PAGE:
Do county mental health, physical health, and care provider availability predict child maltreatment report rates?

Hyunil Kim, Chien Jen Chiang, Eun Jee Song, Liliane Windsor

Research output: Contribution to journalArticlepeer-review


Background: Research on community-level relationships between mental/physical health and child maltreatment is sparse. Objective: We examined how rates of mental distress, physical distress, mental health professionals, and primary care physicians were related to child maltreatment report rates at the county level. Participants and setting: U.S. counties from 2014 to 2017. Methods: Within-between random effects models estimated both within-effects (i.e., longitudinal changes) and between-effects (i.e., inter-county differences) of mental distress rates, physical distress rates, mental health professional rates, and primary care physician rates and their associations with overall and age-specific maltreatment report rates, while adjusting for potential confounders. Results: Longitudinal increases of mental distress rates marginally significantly (p < .10) increased overall maltreatment report rates (β = 0.50) and significantly (p < .05) increased age 0–5 maltreatment report rates (β = 0.84). Conversely, longitudinal increases of mental health professional rates significantly decreased overall (β = −0.38), age 0–5 (β = −0.59), and age 6–11 (β = −0.31) maltreatment report rates and marginally significantly decreased age 12–17 maltreatment report rates (β = −0.13). Between-effects of metal distress rates and mental health professional rates were mostly not significant. Neither within-effects nor between-effects of physical distress rates and primary care physician rates were significant. Conclusions: Our findings suggest that community mental distress is a risk factor for child maltreatment reports and that community availability of mental health professionals is a protective factor. Community-based strategies to address mental distress and human resource approaches to supply sufficient mental health professionals in communities may help reduce maltreatment report rates in communities. Further research is required to confirm our findings and to better understand underlying mechanisms.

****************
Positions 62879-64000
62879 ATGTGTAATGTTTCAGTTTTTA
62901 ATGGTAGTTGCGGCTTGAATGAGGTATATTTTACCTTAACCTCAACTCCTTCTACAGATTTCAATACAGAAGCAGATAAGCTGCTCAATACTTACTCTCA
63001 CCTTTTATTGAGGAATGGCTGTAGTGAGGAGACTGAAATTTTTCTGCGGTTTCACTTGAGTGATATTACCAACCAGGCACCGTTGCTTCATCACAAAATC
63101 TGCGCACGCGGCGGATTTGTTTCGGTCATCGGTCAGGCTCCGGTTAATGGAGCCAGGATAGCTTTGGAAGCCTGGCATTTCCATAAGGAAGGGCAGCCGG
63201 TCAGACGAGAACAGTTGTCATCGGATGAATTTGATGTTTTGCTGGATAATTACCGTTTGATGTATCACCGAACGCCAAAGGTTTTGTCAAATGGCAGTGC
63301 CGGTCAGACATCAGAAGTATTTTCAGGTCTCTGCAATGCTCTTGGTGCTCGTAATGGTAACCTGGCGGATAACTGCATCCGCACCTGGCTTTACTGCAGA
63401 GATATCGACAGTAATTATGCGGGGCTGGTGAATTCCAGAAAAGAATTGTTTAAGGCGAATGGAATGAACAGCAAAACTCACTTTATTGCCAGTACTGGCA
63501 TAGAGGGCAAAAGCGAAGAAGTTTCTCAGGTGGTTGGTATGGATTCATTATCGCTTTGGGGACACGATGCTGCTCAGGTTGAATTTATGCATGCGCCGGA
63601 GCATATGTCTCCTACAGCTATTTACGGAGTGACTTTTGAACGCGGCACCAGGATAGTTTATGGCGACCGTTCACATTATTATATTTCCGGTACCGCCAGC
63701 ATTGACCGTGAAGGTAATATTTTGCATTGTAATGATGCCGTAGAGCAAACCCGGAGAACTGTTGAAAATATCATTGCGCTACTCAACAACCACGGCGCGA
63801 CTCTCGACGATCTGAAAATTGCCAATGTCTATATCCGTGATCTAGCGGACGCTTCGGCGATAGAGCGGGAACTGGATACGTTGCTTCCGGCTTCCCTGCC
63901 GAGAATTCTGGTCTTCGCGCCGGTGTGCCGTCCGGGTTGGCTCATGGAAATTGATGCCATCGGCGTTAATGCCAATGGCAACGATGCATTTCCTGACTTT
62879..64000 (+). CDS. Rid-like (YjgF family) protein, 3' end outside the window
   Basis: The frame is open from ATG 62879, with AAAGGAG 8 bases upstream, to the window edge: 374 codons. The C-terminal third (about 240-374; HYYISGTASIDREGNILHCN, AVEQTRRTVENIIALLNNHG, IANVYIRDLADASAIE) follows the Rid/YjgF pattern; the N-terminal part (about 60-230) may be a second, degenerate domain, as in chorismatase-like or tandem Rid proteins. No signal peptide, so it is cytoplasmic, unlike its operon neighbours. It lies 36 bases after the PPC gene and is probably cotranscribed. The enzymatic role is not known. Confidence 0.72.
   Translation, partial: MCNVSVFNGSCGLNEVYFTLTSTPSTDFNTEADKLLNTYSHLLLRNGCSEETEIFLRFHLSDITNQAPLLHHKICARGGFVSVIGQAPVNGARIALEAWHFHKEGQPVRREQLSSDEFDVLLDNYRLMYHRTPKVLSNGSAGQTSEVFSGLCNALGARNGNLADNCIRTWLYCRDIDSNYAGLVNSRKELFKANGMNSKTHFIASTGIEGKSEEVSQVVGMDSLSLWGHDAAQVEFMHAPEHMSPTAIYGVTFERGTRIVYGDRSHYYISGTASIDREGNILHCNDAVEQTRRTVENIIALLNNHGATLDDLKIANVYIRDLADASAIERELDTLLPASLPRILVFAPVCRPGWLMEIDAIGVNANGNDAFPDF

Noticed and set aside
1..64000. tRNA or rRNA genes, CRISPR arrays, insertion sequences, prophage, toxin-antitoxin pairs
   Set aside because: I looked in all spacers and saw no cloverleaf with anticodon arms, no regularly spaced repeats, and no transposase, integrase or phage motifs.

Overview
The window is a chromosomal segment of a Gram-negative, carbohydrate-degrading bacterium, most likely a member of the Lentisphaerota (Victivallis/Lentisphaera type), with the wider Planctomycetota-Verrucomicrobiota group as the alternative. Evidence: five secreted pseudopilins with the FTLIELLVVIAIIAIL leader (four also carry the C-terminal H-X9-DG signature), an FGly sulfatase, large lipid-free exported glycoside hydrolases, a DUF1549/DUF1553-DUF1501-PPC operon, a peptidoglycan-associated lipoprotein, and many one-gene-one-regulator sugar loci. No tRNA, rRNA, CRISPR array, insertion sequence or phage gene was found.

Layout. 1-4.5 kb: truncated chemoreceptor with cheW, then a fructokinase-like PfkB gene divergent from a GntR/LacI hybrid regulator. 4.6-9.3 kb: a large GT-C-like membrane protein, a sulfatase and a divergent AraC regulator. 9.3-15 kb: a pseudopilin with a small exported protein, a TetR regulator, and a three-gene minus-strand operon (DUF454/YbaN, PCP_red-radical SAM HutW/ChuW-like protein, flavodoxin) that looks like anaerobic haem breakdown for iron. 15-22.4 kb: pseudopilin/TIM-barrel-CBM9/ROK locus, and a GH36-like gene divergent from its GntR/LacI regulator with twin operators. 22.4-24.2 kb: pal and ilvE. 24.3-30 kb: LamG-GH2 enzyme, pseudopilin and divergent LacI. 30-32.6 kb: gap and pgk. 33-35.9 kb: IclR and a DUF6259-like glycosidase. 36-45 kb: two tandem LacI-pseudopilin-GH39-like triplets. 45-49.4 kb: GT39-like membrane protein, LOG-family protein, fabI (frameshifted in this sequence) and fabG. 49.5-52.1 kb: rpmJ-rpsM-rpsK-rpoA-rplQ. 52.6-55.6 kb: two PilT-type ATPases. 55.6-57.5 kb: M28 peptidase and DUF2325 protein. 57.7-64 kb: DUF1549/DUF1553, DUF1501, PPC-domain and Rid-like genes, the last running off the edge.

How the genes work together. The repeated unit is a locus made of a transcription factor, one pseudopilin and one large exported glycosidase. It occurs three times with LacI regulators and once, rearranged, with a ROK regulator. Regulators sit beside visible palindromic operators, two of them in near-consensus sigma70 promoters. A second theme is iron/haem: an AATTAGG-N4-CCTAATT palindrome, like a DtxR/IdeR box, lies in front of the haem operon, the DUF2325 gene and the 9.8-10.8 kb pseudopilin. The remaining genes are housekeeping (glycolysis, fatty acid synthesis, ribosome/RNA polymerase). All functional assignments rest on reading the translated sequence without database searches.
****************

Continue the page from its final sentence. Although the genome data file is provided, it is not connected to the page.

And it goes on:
Original languageEnglish (US)
Article number105880
JournalChild Abuse and Neglect
StatePublished - Dec 2022


  • Child abuse
  • Child maltreatment
  • Mental health
  • Physical health
  • Provider availability
  • Within-between random effects

ASJC Scopus subject areas

  • Pediatrics, Perinatology, and Child Health
  • Developmental and Educational Psychology
  • Psychiatry and Mental health


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